The mandated four-day work week is still an employer-prescribed, top-down methodology that is too focused on inputs (i.e., hours spent in the chair) versus outputs. 

It could just be code for “do your job when we tell you to, but now just do it faster.” 

And as far as I’m concerned, that’s a lose/lose. 

Let’s be clear: a four-day work week might be perfect for some people. But it shouldn’t be dictated by the company. 

True freedom at work

So, what IS the solution? It’s exactly what we’re working on building here at Alludo: True freedom at work. And that means—when the situation allows it—working wherever, however, and whenever you want. The best employers and managers focus on outcomes, not inputs like hours spent or people in seats. They want to know if you’re getting your job done and doing it well. They couldn’t care less whether you prefer to wake up at the crack of dawn and hit the ground running, or spend the day with your family and focus on work at night. That’s exactly what we want to see here at Alludo, and ideally in as many places as possible where knowledge work happens. 

True freedom at work isn’t the ability to leave work early to watch your kid’s soccer game. It means that watching a soccer game in the middle of the day isn’t “leaving early” at all. 

Sure, there are times when the team will need to be aligned for a meeting or a deadline. But that noon meeting might be the beginning of the day for some and the end for others. It might be a quick moment of work focus on an otherwise non-work day. And if you have a global workforce like we do here, flawless alignment on work timing isn’t realistic anyway. 

This isn’t just about making a more welcoming workplace for employees, though that’s a big part of it. It’s also smart business. Seriously.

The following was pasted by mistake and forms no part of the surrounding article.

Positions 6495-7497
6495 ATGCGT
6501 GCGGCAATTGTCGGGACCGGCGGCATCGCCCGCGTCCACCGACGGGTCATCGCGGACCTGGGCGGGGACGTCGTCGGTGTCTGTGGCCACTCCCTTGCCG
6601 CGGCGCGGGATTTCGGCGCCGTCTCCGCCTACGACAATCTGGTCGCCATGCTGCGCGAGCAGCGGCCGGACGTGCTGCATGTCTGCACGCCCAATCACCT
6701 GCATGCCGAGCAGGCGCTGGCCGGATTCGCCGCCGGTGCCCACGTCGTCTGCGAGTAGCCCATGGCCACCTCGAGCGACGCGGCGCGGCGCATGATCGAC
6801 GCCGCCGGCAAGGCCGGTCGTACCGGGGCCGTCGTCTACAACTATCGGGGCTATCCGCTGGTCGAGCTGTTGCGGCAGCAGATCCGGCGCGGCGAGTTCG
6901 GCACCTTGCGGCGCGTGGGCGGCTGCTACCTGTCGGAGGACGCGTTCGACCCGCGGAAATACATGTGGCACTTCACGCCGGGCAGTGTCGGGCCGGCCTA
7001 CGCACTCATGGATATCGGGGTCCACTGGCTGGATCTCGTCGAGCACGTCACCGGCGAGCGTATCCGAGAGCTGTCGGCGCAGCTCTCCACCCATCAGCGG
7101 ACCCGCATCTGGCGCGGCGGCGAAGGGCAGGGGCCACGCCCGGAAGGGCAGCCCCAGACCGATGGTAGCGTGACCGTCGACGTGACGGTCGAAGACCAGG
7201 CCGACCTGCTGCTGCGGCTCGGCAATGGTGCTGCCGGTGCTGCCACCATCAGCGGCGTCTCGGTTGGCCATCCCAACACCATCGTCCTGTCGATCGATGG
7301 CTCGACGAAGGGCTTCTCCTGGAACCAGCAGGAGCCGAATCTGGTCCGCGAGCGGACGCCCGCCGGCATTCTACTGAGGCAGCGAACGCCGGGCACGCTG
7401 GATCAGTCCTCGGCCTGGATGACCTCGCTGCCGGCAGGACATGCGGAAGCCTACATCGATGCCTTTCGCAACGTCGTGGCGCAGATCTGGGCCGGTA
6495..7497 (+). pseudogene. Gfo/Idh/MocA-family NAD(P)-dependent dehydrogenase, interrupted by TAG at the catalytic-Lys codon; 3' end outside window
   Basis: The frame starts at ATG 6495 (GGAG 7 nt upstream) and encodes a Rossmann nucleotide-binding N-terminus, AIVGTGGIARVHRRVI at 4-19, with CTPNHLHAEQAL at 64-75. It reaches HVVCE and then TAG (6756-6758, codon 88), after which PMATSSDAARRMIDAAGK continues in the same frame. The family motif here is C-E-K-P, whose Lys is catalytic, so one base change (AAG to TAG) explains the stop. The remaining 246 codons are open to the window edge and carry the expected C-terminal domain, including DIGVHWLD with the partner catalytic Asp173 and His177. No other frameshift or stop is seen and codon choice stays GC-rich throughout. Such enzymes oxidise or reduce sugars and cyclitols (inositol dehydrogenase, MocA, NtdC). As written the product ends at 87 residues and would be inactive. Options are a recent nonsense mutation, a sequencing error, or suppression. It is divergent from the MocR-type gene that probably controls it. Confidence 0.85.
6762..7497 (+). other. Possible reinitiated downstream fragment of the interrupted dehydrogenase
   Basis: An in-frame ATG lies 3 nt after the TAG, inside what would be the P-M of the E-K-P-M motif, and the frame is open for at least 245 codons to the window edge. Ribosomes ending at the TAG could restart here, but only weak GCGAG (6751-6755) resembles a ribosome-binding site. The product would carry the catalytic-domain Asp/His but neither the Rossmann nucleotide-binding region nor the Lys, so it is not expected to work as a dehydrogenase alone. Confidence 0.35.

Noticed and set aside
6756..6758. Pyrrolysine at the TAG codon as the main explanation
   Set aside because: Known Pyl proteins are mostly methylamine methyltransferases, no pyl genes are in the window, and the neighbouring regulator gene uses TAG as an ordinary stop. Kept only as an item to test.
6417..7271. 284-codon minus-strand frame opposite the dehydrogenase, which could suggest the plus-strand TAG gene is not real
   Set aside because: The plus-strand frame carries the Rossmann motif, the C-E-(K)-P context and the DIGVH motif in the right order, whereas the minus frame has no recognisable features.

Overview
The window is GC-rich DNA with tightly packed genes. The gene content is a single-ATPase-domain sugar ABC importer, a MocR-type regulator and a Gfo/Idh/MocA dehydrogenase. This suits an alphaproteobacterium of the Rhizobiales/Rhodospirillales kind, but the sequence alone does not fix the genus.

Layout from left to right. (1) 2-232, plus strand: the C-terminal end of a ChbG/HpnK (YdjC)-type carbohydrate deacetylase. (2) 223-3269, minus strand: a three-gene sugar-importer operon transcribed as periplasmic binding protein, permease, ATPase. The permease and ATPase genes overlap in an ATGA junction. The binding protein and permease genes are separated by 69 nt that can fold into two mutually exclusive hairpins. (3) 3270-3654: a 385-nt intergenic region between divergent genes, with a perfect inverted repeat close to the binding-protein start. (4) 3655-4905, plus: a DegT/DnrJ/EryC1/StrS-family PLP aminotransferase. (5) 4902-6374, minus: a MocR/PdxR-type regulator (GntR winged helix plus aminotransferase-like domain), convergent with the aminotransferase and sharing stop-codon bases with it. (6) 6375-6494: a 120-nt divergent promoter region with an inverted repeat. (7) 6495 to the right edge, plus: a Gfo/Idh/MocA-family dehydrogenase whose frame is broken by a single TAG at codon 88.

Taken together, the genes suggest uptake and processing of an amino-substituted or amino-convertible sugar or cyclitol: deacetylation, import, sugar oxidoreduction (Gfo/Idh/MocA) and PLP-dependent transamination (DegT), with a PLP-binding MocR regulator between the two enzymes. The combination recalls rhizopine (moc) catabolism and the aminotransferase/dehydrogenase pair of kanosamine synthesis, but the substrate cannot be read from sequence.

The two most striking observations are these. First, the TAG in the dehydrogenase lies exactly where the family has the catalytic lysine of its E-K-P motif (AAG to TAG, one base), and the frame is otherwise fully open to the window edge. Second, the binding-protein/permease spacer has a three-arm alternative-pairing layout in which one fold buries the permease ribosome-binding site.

We’ve found that freedom and flexibility are not only great for people, but also for our company. During the pandemic, knowledge workers everywhere proved that productivity didn’t require an office. And it goes without saying that work/life balance can be dramatically improved by taking away the artificial constraints of “industrial-era” 9-5 office work. When the focus is on results instead of counting people sitting in cubicles, employees discovered they could make more space not only for their lives and families, but also for their careers. 

Why wouldn’t we want to lean into that? 

Again, I acknowledge that this philosophy only applies to knowledge workers. I’m humbled by and grateful for the essential workers who keep the world healthy, safe, and fed by showing up (literally) every day.  

To be clear, a four-day work week might be ideal for some knowledge workers. And if you’re one of them, I believe you should have the right to ask your employer for it. But it shouldn’t be dictated to you, nor should any other rigid schedule.  

If you’re an employer who is considering implementing a four-day work week at your company (or have already done so), please think twice before making it mandatory and dictating the specific day people need to take off. 

Freedom at work, counterintuitively, can be an adjustment for both knowledge workers and employers. And yet, when you embrace freedom at work and lean into tracking outputs instead of inputs, I believe everyone wins. 

A version of Scott Day’s blog originally appeared on HR.com. 

The new year has a way of making people introspective, evaluating who they are and what they stand for. It affords the chance to release things that don’t serve you anymore, and welcome in new ideas and new paths forward. Our company is no different. When Alludo recently underwent an ambitious, sweeping rebrand, we weren’t only reimagining how we show up in the world. (Though that’s a big part of it.) We also seized the opportunity to reimagine the entire future of work.

Like we said, ambitious.

We’re dismantling generations of notions about what work ‘should’ look and feel like. We knew that, during our rebrand, we wanted to establish values that could both represent us and be an authentic reflection of how we envision the future of work for the world. (The word ‘authentic’ is some serious foreshadowing here.)

As we settle into this new year, we want to share them with you.

A feel for our values

This is not your ‘corporate values’ of the past, when every company had the same posters with cats clinging to branches and the word PERSISTENCE across the bottom. Flashbacks, anyone?

These had to be very true to us, our purpose, and our mission. We’ve been fortunate to have a major uptick in job applications to Alludo since our rebrand, and we want applicants to really feel these values from their first moment they lay eyes on a job description all the way through the hiring and onboarding process, and of course while they’re here.